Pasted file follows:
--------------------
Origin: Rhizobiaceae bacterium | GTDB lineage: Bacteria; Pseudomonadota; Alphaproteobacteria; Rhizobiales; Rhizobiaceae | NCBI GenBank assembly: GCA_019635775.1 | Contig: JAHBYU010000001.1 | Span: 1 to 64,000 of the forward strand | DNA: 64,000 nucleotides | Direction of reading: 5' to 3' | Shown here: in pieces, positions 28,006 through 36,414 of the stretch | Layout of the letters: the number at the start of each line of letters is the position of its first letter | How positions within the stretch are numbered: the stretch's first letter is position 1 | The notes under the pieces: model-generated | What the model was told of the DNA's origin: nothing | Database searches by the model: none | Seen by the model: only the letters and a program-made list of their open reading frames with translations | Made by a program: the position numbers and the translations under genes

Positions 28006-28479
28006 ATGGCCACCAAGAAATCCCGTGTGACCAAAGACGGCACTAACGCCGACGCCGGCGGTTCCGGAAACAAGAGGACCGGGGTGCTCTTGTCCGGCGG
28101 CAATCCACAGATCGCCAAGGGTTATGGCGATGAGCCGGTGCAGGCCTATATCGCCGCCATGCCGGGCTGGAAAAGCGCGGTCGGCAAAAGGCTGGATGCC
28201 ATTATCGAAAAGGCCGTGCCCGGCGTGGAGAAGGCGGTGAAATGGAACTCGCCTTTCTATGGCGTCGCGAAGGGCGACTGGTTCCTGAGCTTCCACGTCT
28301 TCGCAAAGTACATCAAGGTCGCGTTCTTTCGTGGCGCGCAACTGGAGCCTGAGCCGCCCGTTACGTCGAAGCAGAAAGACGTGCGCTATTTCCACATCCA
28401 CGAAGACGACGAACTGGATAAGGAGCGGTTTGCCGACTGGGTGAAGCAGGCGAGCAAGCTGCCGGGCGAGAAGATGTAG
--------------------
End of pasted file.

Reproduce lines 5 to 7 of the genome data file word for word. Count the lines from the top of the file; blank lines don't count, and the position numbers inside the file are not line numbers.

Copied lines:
28201 ATTATCGAAAAGGCCGTGCCCGGCGTGGAGAAGGCGGTGAAATGGAACTCGCCTTTCTATGGCGTCGCGAAGGGCGACTGGTTCCTGAGCTTCCACGTCT
28301 TCGCAAAGTACATCAAGGTCGCGTTCTTTCGTGGCGCGCAACTGGAGCCTGAGCCGCCCGTTACGTCGAAGCAGAAAGACGTGCGCTATTTCCACATCCA
28401 CGAAGACGACGAACTGGATAAGGAGCGGTTTGCCGACTGGGTGAAGCAGGCGAGCAAGCTGCCGGGCGAGAAGATGTAG